Curr. Opin. Immunol.
11
:
76
–81.
15
Murata, S., H. Udono, N. Tanahashi, N. Hamada, K. Watanabe, K. Adachi, T. Yamano, K. Yui, N. Kobayashi, M. Kasahara, et al.
2001
. Immunoproteasome assembly and antigen presentation in mice lacking both PA28α and PA28β.
EMBO J.
20
:
5898
–5907.
16
Buchner, J.
1999
. Hsp90 & Co. - a holding for folding.
Trends Biochem. Sci.
24
:
136
–141.
17
Young, J.C., I. Moarefi, and F.U. Hartl.
2001
. Hsp90: a specialized but essential protein-folding tool.
J. Cell Biol.
154
:
267
–273.
18
Richter, K., P. Muschler, O. Hainzl, and J. Buchner.
2001
. Coordinated ATP hydrolysis by the Hsp90 dimer.
J. Biol. Chem.
276
:
33689
–33696.
19
Tsubuki, S., Y. Saito, and S. Kawashima.
1994
. Purification and characterization of an endogenous inhibitor specific to the Z-Leu-Leu-Leu-MCA degrading activity in proteasome and its identification as heat-shock protein 90.
FEBS Lett.
344
:
229
–233.
20
Wagner, B.J., and J.W. Margolis.
1995
. Age-dependent association of isolated bovine lens multicatalytic proteinase complex (proteasome) with heat-shock protein 90, an endogenous inhibitor.
Arch. Biochem. Biophys.
323
:
455
–462.
21
Connell, P., C.A. Ballinger, J. Jiang, Y. Wu, L.J. Thompson, J. Hohfeld, and C. Patterson.
2001
. The co-chaperone CHIP regulates protein triage decisions mediated by heat-shock proteins.
Nat. Cell Biol.
3
:
93
–96.
22
Young, J.C., C. Schneider, and F.U. Hartl.
1997
. In vitro evidence that hsp90 contains two independent chaperone sites.
FEBS Lett.
418
:
139
–143.
23
Ishii, T., H. Udono, T. Yamano, H. Ohta, A. Uenaka, T. Ono, A. Hizuta, N. Tanaka, P.K. Srivastava, and E. Nakayama.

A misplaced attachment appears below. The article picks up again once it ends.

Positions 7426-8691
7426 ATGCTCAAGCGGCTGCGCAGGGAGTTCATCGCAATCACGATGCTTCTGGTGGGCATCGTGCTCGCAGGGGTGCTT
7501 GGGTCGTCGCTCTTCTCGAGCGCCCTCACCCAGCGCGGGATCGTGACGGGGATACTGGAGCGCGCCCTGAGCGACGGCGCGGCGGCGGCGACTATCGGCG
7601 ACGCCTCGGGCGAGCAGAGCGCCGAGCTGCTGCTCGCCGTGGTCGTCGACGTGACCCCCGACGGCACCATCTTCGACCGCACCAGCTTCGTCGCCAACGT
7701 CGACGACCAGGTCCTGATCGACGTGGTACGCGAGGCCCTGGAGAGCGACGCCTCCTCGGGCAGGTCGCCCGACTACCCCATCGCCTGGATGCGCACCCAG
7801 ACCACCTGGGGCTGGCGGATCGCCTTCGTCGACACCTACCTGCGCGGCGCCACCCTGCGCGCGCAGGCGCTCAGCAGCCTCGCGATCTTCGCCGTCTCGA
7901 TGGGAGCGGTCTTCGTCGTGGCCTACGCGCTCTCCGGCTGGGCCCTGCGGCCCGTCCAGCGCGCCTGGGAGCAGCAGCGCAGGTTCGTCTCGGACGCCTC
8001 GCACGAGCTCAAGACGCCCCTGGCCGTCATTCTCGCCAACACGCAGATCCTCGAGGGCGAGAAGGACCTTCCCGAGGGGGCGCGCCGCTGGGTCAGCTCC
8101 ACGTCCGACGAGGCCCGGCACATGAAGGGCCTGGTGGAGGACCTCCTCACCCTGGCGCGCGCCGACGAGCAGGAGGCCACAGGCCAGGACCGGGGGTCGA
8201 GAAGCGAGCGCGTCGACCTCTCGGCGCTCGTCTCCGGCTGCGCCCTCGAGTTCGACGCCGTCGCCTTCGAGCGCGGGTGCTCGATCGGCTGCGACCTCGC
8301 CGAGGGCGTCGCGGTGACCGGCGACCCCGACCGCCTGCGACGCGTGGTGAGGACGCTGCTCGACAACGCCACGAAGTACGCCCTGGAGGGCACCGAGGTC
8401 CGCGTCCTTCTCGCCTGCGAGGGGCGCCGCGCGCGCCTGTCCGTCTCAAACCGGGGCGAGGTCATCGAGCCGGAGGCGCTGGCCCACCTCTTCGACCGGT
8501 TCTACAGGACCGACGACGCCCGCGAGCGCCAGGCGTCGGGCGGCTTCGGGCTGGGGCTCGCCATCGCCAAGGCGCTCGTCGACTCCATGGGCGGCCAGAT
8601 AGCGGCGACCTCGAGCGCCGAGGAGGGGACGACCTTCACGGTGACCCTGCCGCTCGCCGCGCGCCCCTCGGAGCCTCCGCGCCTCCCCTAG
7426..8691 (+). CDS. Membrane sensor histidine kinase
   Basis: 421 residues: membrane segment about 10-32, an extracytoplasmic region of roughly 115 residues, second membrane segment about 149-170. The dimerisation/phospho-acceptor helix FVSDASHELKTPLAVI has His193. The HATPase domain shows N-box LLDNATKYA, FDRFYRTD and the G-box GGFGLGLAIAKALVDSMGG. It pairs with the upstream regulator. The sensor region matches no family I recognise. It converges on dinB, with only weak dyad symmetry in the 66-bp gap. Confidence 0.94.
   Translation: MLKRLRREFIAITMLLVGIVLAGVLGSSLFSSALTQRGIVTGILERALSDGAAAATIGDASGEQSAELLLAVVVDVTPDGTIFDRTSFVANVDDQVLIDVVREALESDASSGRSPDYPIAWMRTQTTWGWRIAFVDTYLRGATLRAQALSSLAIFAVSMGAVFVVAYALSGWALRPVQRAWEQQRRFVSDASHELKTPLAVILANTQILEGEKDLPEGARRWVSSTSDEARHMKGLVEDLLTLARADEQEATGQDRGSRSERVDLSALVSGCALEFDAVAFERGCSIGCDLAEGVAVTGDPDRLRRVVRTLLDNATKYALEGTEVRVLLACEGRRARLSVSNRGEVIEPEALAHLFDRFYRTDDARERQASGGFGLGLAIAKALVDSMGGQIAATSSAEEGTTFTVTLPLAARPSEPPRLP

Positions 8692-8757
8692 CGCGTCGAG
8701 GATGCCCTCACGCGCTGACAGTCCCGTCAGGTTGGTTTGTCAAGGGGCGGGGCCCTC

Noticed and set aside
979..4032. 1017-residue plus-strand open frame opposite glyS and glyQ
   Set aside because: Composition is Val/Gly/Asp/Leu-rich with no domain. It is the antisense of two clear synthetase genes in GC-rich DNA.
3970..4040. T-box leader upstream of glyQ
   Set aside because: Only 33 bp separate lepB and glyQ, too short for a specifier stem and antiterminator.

1999
. Isolation of MHC class I-restricted tumor antigen peptide and its precursors associated with heat shock proteins hsp70, hsp90, and gp96.
J. Immunol.
162
:
1303
–1309.
24
Prodromou, C., S.M. Roe, R. O'Brien, J.E. Ladbury, P.W. Piper, and L.H. Pearl.
1997
. Identification and structural characterization of the ATP/ADP-binding site in the Hsp90 molecular chaperone.
Cell.
90
:
65
–75.
25
Whitesell, L., E.G. Mimnaugh, B. De Costa, C.E. Myers, and L.M. Neckers.
1994
. Inhibition of heat shock protein HSP90-pp60v-src heteroprotein complex formation by benzoquinone ansamycins: essential role for stress proteins in oncogenic transformation.
Proc. Natl. Acad. Sci. USA.
91
:
8324
–8328.
26
Udono, H., T. Yamano, Y. Kawabata, M. Ueda, and K. Yui.
2001
. Generation of cytotoxic T lymphocytes by MHC class I ligands fused to heat shock cognate protein 70.
Int. Immunol.
13
:
1233
–1242.
27
Moore, M.W., F.R. Carbone, and M.J. Bevan.
1988
. Introduction of soluble protein into the class I pathway of antigen processing and presentation.
Cell.
54
:
777
–785.
28
Porgador, A., J.W. Yewdell, Y. Deng, J.R. Bennink, and R.N. Germain.
1997
. Localization, quantitation, and in situ detection of specific peptide-MHC class I complexes using a monoclonal antibody.
Immunity.
6
:
715
–726.
29
Stoltze, L., M. Schirle, G. Schwarz, C. Schroter, M.W. Thompson, L.B. Hersh, H. Kalbacher, S. Stevanovic, H.G. Rammensee, and H. Schild.
2000
. Two new proteases in the MHC class I processing pathway.
Nat. Immunol.
1
:
413
–418.
30
Craiu, A., T. Akopian, A. Goldberg, and K.L. Rock.
1997
. Two distinct proteolytic processes in the generation of a major histocompatibility complex class I-presented peptide.
Proc. Natl. Acad. Sci. USA.
94
:
10850
–10855.
31
Binder, R.J., N.E. Blachere, and P.K. Srivastava.
2001
. Heat shock protein-chaperoned peptides but not free peptides introduced into the cytosol are presented efficiently by major histocompatibility complex I molecules.
J. Biol. Chem.
276
:
17163
–17171.
32
Goasduff, T., and A.I. Cederbaum.
2000
. CYP2E1 degradation by in vitro reconstituted systems: role of the molecular chaperone hsp90.
Arch. Biochem. Biophys.
379
:
321
–330.
33
Brooks, P., G. Fuertes, R.Z. Murray, S. Bose, E. Knecht, M.C. Rechsteiner, K.B. Hendil, K. Tanaka, J. Dyson, and A.J. Rivett.
2000
. Subcellular localization of proteasomes and their regulatory complexes in mammalian cells.
Biochem. J.
346
:
155
–161.
34
Verma, R., S. Chen, R. Feldman, D. Schieltz, J. Yates, J. Dohmen, and R.J. Deshaies.
2000
. Proteasomal proteomics: identification of nucleotide-sensitive proteasome-interacting proteins by mass spectrometric analysis of affinity-purified proteasomes.
Mol. Biol. Cell.
11
:
3425
–3439.